Whenever our friends text us asking where to go for dinner, we start thinking up a list of our favorite spots in the city to send them. Then we get a follow-up message reminding us that they still haven’t won the lottery and to please show some restraint. That’s when we stop thinking and immediately tell them to go to House of Pancakes.
This small, cash-only Chinese restaurant in the Sunset makes great food and just about everything on the menu, from green onion pancakes to hand-pulled noodles you can see being made in real-time, costs less than $9. Even if you don’t live close by, you can still probably catch a ride here, eat a ton, and get home for less than what you’d spend just on the meal at one of the other places we’d normally suggest.
The best things here are the pancakes, especially the beef roll version with thin strips of meat, hoisin, and green onion wrapped up inside a tender, flaky, and crispy pancake like a burrito. We could eat these, or any of the other versions with lamb, onion, or egg, every day, but they only take up a small part of the menu.
There are also juicy dumplings filled with pork and cabbage, green beans with enough garlic to ward off an army of vampires, chicken skewers heavily spiced with chili and cumin, and the noodles that are constantly being spun into existence throughout the day. The noodle dishes are brought out in portions large enough to overrun a small town, either in cauldrons of soup or stir-fried with a bunch of vegetables and tender pork and lamb. None of these dishes have their name on the sign out front, but they’re all worth ordering - and we wouldn’t be surprised to see a House of Green Beans or Noodles open up down the street someday.
Much like the hand-pulled noodles, each thing on the menu is large enough to count as a whole meal or be split with three other people while you cover the rest of your table with some vegetables, rice porridge, and grilled oysters. When it gets to the point that you have to slow down asking for dishes in fear that you’ll run out of table space, the total will still add up to less than what you pay each month for internet. And while it’s the affordability that makes House of Pancakes an easy sell, it’s the pancakes, noodles, and dumplings that’ll prevent your friends from needing to text you again the following week.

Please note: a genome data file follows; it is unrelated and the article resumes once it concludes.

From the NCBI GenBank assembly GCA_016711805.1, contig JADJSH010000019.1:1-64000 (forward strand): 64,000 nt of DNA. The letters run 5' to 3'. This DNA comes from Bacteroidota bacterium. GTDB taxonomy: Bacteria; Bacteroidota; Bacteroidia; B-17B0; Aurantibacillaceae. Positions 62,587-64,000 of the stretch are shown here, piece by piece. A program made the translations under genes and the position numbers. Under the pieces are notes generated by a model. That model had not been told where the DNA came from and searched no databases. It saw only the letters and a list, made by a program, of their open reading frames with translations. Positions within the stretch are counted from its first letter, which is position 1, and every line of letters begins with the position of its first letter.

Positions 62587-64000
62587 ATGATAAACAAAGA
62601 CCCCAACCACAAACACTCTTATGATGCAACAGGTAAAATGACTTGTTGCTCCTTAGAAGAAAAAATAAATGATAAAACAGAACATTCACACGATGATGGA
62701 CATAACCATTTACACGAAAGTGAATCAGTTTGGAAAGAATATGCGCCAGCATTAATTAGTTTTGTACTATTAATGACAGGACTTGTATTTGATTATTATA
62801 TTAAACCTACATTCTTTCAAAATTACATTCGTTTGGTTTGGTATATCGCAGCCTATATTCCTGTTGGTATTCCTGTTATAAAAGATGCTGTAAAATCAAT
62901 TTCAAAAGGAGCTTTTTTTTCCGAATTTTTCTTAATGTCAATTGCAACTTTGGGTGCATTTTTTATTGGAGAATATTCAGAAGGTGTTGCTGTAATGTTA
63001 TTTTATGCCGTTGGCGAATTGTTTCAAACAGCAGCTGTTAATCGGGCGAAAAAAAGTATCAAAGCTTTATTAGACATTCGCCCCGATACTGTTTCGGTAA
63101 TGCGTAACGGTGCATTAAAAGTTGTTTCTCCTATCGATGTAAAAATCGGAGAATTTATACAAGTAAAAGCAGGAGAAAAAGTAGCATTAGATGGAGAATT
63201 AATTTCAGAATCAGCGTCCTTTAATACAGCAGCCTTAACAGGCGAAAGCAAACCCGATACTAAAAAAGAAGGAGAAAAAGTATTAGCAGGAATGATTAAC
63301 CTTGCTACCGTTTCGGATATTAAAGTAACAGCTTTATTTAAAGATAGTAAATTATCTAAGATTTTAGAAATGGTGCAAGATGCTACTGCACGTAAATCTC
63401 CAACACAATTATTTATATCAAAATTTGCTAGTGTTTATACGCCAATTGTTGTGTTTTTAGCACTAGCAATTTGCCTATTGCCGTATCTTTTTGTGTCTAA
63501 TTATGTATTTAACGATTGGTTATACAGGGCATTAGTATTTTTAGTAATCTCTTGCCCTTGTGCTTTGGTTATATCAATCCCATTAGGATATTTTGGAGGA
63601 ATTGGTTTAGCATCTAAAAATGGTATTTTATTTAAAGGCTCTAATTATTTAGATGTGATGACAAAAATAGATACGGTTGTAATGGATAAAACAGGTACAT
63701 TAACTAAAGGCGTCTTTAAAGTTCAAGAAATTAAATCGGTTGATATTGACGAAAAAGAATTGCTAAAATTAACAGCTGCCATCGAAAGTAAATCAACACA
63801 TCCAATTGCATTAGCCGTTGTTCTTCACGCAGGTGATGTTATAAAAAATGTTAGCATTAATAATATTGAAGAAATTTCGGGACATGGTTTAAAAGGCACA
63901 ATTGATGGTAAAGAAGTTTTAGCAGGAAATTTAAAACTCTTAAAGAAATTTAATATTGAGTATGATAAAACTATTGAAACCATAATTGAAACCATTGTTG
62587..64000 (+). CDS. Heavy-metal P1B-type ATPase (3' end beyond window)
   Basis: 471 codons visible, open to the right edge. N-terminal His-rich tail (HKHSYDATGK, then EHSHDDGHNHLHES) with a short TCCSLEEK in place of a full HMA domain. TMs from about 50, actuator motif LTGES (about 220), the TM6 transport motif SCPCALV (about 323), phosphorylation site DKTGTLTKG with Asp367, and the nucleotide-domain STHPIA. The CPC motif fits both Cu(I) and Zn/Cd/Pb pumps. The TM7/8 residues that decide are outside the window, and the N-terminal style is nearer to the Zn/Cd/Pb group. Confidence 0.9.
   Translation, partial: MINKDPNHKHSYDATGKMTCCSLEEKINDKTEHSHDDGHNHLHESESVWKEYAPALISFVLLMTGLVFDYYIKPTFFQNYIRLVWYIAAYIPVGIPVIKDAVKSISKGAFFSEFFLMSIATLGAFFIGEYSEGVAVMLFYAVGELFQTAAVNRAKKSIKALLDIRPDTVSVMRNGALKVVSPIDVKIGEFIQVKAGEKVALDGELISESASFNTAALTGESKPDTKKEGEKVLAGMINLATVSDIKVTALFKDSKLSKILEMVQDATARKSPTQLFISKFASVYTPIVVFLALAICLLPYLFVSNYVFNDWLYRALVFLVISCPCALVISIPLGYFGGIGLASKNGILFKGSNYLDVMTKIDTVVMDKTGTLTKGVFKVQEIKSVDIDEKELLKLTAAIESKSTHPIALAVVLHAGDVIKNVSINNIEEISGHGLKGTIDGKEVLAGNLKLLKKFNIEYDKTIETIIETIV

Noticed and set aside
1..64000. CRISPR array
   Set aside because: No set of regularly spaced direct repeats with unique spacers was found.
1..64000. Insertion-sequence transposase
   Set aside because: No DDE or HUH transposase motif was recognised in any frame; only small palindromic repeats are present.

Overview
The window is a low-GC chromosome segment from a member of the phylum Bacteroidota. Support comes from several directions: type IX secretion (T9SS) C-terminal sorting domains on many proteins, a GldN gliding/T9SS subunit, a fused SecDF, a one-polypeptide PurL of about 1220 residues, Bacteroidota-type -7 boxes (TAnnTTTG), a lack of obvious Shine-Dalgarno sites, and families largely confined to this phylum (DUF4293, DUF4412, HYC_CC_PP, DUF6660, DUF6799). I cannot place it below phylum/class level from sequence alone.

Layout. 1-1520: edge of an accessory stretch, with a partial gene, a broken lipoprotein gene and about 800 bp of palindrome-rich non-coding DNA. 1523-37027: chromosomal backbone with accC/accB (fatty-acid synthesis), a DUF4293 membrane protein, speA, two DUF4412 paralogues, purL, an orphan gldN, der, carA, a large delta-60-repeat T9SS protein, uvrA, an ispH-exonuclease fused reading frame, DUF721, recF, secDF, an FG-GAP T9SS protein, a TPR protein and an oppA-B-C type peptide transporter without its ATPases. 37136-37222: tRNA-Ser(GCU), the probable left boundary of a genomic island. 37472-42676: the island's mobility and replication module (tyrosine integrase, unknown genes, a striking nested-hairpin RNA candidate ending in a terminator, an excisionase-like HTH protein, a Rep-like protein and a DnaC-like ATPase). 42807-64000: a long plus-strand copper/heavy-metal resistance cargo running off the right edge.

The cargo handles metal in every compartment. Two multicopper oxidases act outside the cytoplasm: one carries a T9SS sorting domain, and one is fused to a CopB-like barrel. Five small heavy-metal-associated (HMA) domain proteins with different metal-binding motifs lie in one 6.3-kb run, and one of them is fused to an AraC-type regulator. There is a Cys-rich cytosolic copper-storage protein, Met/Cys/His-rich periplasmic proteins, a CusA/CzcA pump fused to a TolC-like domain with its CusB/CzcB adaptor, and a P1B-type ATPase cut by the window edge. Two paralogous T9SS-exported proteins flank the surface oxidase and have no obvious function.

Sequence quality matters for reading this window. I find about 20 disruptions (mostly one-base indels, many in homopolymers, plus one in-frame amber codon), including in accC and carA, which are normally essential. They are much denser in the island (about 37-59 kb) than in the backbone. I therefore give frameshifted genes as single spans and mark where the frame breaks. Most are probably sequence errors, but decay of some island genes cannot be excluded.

If we were only going to order one thing here, it’d be the beef roll pancake. It’s filled with thin slices of beef, hoisin, and green onion, but the best part about this is the flaky pancake itself.
This pancake is fried whole and filled with a rich lamb stew. It’s a close second to the beef roll, so you should just go ahead and order both.
This is a little like eating a puffy, bready donut covered in sesame seeds, which we strongly support. There’s no meat in it, though, so make sure to get something else to go with it, like the chicken skewers.
These beans have more garlic on them than any others we’ve had in SF and they’re great. If you stop into House of Pancakes solo, you might be tempted to just eat a whole plate of these.
These wings are coated in a crispy batter similar to tempura and covered in garlic, but they aren’t vital to the operation.
If we gave this sticky and spicy eggplant dish to the Nielsen Group, their survey results would probably show satisfaction in the high 90s. If you’re not in the mood for green beans, get this.
All of the dumplings and potstickers here are juicy and delicious. We like the chicken some days, but the pork are the best.
There’s no such thing as bad fried rice and House of Pancakes’ is further proof of that. Their version is lighter - there’s no egg, it’s easy on seasoning, and has plenty of vegetables like green beans and carrots thrown in.
We could watch the old guy in the back spin these noodles by hand all day, at least until they slide a plate of them in front of us. They’re firm and chewy and could come with old gummy bears in them and we’d still happily eat them. Luckily, there’s pork and lamb instead though.
This dark meat chicken is covered in spices - especially cumin - and should be on your table.